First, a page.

When I started researching living abroad, I really didn’t understand what the term “expat” meant. As an abbreviation of expatriate, it sounded to me that this was a person who rejected his own country somehow, or perhaps was even rejected by their country instead. Of course, it simply means one who lives outside their land of origin, which I finally realized.
I’ve met so many expats in my travels, from young people who were in the exploration mode and still traveling regularly to retirees who had settled into a gated community and rarely stepped outside their “safe” zones. To varying degrees, I’ve enjoyed my interactions with most of them, depending on the degree to which they were open to and appreciative of the people and traditions of the places they now inhabited.
So, of late, I’ve had the pleasure of spending time with the two Canadian ladies who jump into Manzanillo with gusto. Heather, in her mid-sixties and Michele, in her mid-seventies, bought a home here in my neighborhood of Las Brisas four years ago and are now fixtures.
What I love about the two of them is their embrace of their new home and the degree to which they’ve explored their surroundings. Their home is something of a mecca to other expats in the area and several well-loved Mexicans, one of which they trust deeply. Their friend Gabriel has assisted them in everything from their home and car purchases to repairs and travels to other cities.
Heather, a widow, and Michelle, a divorcee, had traveled together before settling in Manzanillo. As co-workers for many years, they knew each other very well and the deep connection shows. They are very complimentary roomies, lucky to have found someone with whom to share a new life.
I did the “deep dive” with them both the other day, as we rode together to pick up a new puppy from the vet. I wondered what they were seeking when they came here and if they’d do it again.
Heather quickly answered that weather was a big factor. Being from Alberta, Canada, she and Michelle both lived with annual extreme cold and snow. Now, they chuckle because Manzanillo can sometimes be a bit too warm, but they’ve adjusted with the help of a lovely little home with a pool. And there is a degree of acclimation at happens for most people.
The language barrier was also another big surprise. Both had expected to learn Spanish quickly and without much effort. That hasn’t turned out as planned, although both get along with some Spanish and a lot of gestures. However, buying a home and car without the ability to read what she was signing gave Heather pause. If she knew what she knows now, she thinks she may have chosen a location with more English speakers than Manzanillo, which is starting to have more people who do but is still mainly Spanish-speaking. It can be a challenge.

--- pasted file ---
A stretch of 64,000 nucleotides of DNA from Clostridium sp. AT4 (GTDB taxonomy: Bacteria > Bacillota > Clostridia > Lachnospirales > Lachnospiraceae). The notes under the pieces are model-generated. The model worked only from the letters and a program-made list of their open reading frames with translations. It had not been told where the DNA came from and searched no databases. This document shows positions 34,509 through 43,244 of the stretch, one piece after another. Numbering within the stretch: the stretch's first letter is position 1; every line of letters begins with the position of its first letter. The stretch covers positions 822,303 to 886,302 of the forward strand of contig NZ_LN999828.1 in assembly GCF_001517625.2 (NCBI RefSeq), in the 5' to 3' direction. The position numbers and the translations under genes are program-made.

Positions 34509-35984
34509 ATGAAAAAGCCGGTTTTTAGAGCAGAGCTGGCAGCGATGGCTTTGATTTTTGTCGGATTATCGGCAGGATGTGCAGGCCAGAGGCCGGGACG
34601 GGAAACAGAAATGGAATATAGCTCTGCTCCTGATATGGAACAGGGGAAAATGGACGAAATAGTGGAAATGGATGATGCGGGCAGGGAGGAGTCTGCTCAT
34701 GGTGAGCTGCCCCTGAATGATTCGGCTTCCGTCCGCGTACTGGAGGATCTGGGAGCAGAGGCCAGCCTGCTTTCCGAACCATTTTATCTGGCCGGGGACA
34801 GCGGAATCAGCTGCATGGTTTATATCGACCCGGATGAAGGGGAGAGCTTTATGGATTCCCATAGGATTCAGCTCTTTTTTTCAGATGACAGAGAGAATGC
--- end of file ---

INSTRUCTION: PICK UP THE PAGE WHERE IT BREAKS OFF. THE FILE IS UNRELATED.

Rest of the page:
But what is so fun about these two ladies is their ability to see the beauty in the things around them, instead of complaining about what isn’t like “home.” Just a tiny example is in the picture below. Heather has a bit of an artist in her and their home is covered in items of everyday beauty that are totally and completely Mexicano! Here she’s elevated a simple Frida Kahlo shawl to window décor and on the wall next to it hangs a beautifully embroidered blouse as artwork.
H and M, as I’ve mentally begun to call them, have taken me on adventures with them and wow. Just wow. A simple walk through town and lunch at a local eatery is enough. More than enough. Just my style. So, I’m happy I’ve managed to stumble into a friendship with these two, different sort of expats, and look forward to many more adventures in the future!
As promised! Here are my latest adventures in Seattle, Vancouver – Canada and Sedona, the site of many past adventures in the Arizona desert. I visited all these places with my daughter, Vanessa, the best co-traveler you could possibly find. However, she hates having her pictures taken and insists on complete control over what is post-able. So, the lack of pictures of her is NOT as oversight.
I hope you enjoyed this little “slideshow” and promise to bring you more – very soon.
It’s been nearly a year since I posted here, October 31, 2017, and some will be wondering why. Why? Why would someone who so obviously loves to blog stop so suddenly and completely? That’s a good question with lots of answers, so I’ll break it down over two posts.
The first and most valid reason is that I stopped being the type of traveler I had been before and couldn’t quite figure out what to do with myself. I’ve found an adopted home, Manzanillo, Mexico and although I do still travel it’s not with the same appetite or purpose I previously felt.
When I began, I was looking for exactly what I’ve found, a place where I could retire comfortably. But in the searching, I quickly discovered I could easily keep traveling in SE Asia, and then Central America, on a tight budget. So that’s what I did, explore the world on my own.
Once I realized Manzanillo was the place for me, I lost that drive and when I have traveled it has been more as a tourist than an adventurer. Nothing wrong with that, but it’s whole different type of traveler.
That last post in Puerto Vallarta was with my daughter, Vanessa, who is an intrepid adventurer herself. But we were really spoiled in our Westin hotel and didn’t venture out as much as usual. She than came with me to Manzanillo, and I shared my new home with her. But it is a bit laidback – slow-paced – for someone thirty-plus years younger than me.
In the meantime, we went to Seattle and Vancouver, Canada, this summer and loved it! Especially Vancouver. And a few weeks later, Sedona, AZ. I’ll post pictures soon.
What I’ve come to realize is that my style of travel doesn’t match up with most people’s. I love to get into the culture, with regular locals. It takes me a good 10 days of living in a place to feel comfortable and familiar with how the population thinks and reacts to life; how the locals live. This is much more important to me than seeing all the sights. I still love sightseeing but would happily trade another temple for an hour people-watching any day. That makes me different and I realize it.
When I began this journey, seeming fairly proficient at getting from place to place and acquiring cheap accommodations, some friends asked for tips. I really couldn’t give them any, because I knew these folks would hate my choices. I don’t, generally, go in for the easy or particularly comfortable. Take riding the buses, both long-distance and locally. I have met very few people who I believe would enjoy those excursions, but I do. So, there you go.
That’s one reason, and the major one, why I quit posting to this blog. Although now, I realize I still have a lot to say about travel and even living in another country. So, hang on!